TEMPO.CO, Jakarta - Taman Nasional Bromo Tengger Semeru (TNBTS) and Sahabat Volunteer Semeru have issued a regulation barring tourists and climbers from taking a bath in Ranu Kumbolo Lake.
Ranu Kumbolo, a lake located 2,400 meters above sea level on Mount Semeru’s climbing track, is a popular oasis for climbers after trekking up Mount Semeru for around four to five hours.
A guide of Mount Semeru, Sukaryo alias Cakyo, said the lake water was perceived as holy water by Tengger residents. “This lake is the source of holy water and was found by Prabu [King] Kameswara,” he said while briefing climbers in Ranu Pane village, Lumajang, East Java on Saturday, April 7.
He added Prabu Kameswara, the ruler of Kediri Kingdom, discovered the lake in 1182, as proved by the presence of an inscription by the lake. The inscription is now surrounded with iron fences and wrapped in yellow and white fabrics.
Besides spiritual reasons, the ban was to anticipate the lake’s temperature that could dip to zero degrees Celsius in normal days, which might cause body cramps to swimmers thus leading to drowning.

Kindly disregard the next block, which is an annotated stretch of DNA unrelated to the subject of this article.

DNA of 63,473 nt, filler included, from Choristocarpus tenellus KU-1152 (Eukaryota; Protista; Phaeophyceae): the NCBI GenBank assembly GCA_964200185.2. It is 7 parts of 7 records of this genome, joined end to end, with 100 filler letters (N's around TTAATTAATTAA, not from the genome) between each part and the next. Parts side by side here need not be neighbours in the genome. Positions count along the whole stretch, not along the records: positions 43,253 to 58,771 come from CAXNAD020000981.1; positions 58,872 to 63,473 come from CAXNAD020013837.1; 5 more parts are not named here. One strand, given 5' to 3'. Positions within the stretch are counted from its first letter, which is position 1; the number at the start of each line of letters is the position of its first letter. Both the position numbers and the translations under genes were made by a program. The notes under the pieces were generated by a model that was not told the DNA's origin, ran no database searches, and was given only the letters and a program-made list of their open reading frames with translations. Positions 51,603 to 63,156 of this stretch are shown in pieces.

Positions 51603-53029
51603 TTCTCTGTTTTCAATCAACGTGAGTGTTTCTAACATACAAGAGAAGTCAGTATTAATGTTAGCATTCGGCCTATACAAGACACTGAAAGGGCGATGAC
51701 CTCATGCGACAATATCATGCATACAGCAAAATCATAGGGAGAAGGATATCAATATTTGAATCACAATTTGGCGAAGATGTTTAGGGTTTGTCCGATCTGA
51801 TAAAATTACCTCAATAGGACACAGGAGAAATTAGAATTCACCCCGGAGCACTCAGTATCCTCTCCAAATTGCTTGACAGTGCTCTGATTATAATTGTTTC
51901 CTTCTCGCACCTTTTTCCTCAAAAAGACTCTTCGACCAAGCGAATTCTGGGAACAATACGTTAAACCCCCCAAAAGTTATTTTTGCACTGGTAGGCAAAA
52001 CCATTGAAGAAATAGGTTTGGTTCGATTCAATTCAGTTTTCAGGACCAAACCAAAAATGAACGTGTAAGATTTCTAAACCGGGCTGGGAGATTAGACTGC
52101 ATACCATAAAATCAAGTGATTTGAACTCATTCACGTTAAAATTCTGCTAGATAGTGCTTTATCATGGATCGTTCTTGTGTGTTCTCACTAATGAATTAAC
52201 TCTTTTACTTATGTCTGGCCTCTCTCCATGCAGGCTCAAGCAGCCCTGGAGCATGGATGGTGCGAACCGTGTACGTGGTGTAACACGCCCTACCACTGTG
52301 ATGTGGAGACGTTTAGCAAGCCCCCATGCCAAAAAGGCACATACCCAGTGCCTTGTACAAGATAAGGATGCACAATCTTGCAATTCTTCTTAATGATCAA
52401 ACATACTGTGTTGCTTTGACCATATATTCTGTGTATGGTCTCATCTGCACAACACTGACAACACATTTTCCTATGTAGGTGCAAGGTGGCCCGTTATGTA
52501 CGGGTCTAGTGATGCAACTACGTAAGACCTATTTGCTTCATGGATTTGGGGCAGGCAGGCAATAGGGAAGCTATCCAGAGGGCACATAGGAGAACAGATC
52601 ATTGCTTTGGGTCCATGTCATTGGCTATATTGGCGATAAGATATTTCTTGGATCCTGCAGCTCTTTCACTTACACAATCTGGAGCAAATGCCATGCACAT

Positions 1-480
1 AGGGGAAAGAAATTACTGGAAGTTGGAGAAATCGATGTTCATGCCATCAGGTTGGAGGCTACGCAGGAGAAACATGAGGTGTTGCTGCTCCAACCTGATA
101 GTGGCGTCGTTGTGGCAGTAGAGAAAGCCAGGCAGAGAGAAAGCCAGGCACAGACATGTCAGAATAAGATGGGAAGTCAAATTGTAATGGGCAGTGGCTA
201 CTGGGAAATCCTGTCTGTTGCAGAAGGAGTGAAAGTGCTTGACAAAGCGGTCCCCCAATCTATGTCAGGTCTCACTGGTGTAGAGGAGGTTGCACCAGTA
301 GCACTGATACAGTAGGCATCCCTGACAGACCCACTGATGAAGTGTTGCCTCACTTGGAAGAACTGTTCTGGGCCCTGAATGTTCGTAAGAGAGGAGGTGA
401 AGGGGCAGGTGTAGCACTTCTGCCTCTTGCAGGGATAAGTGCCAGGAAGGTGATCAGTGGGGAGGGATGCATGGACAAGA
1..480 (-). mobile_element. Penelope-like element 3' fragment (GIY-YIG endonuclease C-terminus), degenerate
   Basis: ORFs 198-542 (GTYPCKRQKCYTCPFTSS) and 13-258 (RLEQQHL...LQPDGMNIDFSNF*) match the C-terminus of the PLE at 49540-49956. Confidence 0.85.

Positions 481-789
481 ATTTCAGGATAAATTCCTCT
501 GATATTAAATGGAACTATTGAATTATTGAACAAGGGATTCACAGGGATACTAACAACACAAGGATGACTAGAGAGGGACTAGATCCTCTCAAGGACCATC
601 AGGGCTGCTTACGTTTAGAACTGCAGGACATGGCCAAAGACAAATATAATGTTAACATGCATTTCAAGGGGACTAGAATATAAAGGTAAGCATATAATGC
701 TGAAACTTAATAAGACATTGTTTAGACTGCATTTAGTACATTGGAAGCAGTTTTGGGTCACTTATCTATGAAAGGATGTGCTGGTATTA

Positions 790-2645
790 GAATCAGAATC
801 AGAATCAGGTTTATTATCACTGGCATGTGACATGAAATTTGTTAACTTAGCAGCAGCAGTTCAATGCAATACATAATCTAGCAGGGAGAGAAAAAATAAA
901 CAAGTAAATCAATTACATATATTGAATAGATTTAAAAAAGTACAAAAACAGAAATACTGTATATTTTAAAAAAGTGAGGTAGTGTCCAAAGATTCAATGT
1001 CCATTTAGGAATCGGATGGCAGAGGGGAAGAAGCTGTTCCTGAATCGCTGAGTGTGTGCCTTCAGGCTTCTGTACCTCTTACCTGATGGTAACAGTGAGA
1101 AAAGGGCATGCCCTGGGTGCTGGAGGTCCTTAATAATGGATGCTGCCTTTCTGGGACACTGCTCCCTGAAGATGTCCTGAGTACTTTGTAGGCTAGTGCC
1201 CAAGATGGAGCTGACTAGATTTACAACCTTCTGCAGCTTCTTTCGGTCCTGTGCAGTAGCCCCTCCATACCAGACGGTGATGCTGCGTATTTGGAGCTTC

“In 2005, one person from Ranu Pane died in Ranu Kumbolo while bathing. He froze and then drowned,” said Cakyo.
Tourists are also banned from cleaning their equipment by the side of the lake and instead suggested that they use bottles to take the lake water. “And the cleaning must be done at least five meters away from the lake,” he said.
Climbers are also prohibited from bringing soaps, wet tissues, or any kind of cleaner containing chemicals while on site so as to avert water pollution.
FRANCISCA CHRISTY ROSANA